On September 18, it was announced that Andrew Bynum would probably miss the remainder of the season and is “nowhere ready” to be playing basketball yet.
When the Cleveland cavaliers chose to sign the Sixers’ big man this offseason, they knew his recovery would be gradual (hence the incentive laden contract, though still costly, I realize). I believe they still have a good shot at the playoffs without his presence this year.
The recent good news is Anthony Bennett is back on the court for 5-5, meaning he’s playing at full speed, full contact.
Without Bynum, the Cavaliers have a few looks to their personnel that will be favorable.
I imagine a starting lineup next year of Kyrie Irving, Dion Waiters, Anthony Bennett, Tristan Thompson, and Anderson Varejao.
Firstly, lets not forget Varejao was the league’s leading rebounder before his health forced him to miss the last 57 games of the season. I don’t see why he won’t be somewhere in the top of the league this year, among company like Dwight Howard, Nikola Vucevic, Zach Randolph, and David Lee.
This lineup will allow Anthony Bennett to run the high pick and roll game with Irving and have Thompson and Varejao hitting the offensive glass. Varejao, as we’ve him progress, is also very effective in the pick and roll game with his developed jumpshot. We will also see Tyler Zeller playing the roll man when he comes off the bench after seeing him and Irving play for Team USA together during their intrasquad scrimmage, but we’ll talk his role later.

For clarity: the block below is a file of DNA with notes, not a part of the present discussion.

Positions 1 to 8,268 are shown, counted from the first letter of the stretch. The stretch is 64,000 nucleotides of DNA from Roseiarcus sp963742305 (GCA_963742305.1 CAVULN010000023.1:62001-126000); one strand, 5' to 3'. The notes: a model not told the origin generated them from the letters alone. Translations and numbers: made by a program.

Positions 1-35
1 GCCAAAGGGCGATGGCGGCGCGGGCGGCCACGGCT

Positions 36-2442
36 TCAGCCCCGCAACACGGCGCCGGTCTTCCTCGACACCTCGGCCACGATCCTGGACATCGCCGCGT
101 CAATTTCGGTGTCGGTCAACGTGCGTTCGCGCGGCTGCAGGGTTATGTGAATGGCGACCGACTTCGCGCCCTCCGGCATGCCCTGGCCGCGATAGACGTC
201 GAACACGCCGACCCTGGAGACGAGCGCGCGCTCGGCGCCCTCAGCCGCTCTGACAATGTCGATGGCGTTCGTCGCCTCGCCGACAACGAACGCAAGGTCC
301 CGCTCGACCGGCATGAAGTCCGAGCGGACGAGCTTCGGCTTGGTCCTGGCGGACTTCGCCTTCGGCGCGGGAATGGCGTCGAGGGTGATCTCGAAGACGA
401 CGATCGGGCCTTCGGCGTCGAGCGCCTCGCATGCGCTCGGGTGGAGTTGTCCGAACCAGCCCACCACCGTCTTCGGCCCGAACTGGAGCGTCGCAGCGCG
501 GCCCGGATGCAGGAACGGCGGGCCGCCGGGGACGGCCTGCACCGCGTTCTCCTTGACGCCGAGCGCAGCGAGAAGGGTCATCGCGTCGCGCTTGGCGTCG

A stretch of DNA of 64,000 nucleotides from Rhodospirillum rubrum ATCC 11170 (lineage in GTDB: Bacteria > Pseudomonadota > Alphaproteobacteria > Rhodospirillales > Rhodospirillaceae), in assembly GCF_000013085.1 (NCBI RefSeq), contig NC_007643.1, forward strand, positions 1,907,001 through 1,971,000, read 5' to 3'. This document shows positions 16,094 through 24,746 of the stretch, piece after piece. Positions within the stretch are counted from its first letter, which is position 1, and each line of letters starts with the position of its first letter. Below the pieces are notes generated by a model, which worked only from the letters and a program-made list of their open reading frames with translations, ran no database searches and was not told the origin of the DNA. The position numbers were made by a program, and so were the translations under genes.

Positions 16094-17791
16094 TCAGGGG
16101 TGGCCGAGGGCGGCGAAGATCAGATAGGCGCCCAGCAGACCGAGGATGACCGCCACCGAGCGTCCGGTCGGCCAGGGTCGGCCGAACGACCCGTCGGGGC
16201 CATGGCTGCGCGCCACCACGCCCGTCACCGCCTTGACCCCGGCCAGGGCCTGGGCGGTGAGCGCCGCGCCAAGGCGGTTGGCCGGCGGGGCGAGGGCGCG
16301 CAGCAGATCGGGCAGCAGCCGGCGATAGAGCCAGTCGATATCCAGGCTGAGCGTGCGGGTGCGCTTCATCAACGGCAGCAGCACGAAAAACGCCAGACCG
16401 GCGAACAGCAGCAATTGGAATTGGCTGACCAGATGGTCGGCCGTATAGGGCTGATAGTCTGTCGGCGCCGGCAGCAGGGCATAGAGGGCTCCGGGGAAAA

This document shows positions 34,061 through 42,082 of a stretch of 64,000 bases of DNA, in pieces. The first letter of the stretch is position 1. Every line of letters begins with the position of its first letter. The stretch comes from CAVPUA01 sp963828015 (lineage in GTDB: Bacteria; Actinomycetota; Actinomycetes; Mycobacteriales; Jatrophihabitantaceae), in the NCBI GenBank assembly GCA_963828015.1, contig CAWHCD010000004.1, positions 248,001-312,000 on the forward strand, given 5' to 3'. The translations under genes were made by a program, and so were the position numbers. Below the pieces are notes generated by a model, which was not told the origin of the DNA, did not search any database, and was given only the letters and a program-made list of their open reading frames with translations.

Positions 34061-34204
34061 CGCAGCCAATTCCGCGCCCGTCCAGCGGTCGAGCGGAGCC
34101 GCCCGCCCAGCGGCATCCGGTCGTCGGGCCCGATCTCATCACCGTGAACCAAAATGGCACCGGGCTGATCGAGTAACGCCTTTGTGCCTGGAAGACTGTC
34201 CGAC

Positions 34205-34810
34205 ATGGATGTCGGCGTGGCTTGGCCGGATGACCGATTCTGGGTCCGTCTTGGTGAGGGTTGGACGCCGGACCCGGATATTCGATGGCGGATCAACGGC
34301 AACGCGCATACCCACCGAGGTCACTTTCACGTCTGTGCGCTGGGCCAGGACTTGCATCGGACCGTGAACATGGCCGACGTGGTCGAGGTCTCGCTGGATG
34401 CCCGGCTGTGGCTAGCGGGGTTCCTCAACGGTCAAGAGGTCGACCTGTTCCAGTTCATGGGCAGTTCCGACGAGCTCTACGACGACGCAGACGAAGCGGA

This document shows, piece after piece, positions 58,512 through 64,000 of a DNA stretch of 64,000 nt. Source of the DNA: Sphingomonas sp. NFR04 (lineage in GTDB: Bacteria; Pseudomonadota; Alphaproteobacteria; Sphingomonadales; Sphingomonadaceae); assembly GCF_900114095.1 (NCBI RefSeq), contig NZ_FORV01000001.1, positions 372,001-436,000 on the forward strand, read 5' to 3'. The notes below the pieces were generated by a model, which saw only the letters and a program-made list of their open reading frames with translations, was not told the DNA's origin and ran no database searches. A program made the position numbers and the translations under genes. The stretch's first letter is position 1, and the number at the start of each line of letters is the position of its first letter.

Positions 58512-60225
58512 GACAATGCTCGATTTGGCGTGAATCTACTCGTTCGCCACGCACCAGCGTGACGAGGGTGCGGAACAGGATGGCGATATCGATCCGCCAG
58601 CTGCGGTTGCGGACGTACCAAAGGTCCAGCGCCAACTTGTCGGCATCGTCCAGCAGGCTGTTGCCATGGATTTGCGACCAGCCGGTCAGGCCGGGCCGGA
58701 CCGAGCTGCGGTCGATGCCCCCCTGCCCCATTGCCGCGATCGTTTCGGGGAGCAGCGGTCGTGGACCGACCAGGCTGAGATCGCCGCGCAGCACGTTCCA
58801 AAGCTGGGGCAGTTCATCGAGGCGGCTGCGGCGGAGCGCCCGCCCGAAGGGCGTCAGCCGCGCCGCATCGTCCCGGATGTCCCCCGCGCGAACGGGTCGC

If Thompson’s switch of hand has truly improved his jumper, the Cavaliers front court is still potent, though young, without an absolute need for Bynum to be in playoff contention.
To utilize the fast break game with the athletes that the Cavaliers boast, they can play the aforementioned Zeller at the five, where he filled in for Varejao last year in his absence. Thompson and Bennett, and the interchangeability of Earl Clark and Alonzo Gee, show a front court that can move up and down the court while forcing turnovers with their length.
Whenever Bynum returns, he will make an immediate impact on the Cavaliers roster, likely making them in the top half of the East. But without Andrew Bynum, the Cavaliers are still a threatening team and have the potential to see postseason action without Bynum, especially if the young guys develop the way the Cleveland front office believes they can. The front court situation in Cleveland is an optimistic one, and with or without Bynum, they pose a threat to teams with their athletic ability. Look for Mike Brown to utilize this dynamic in the upcoming season with superstar Kyrie Irving at the helm.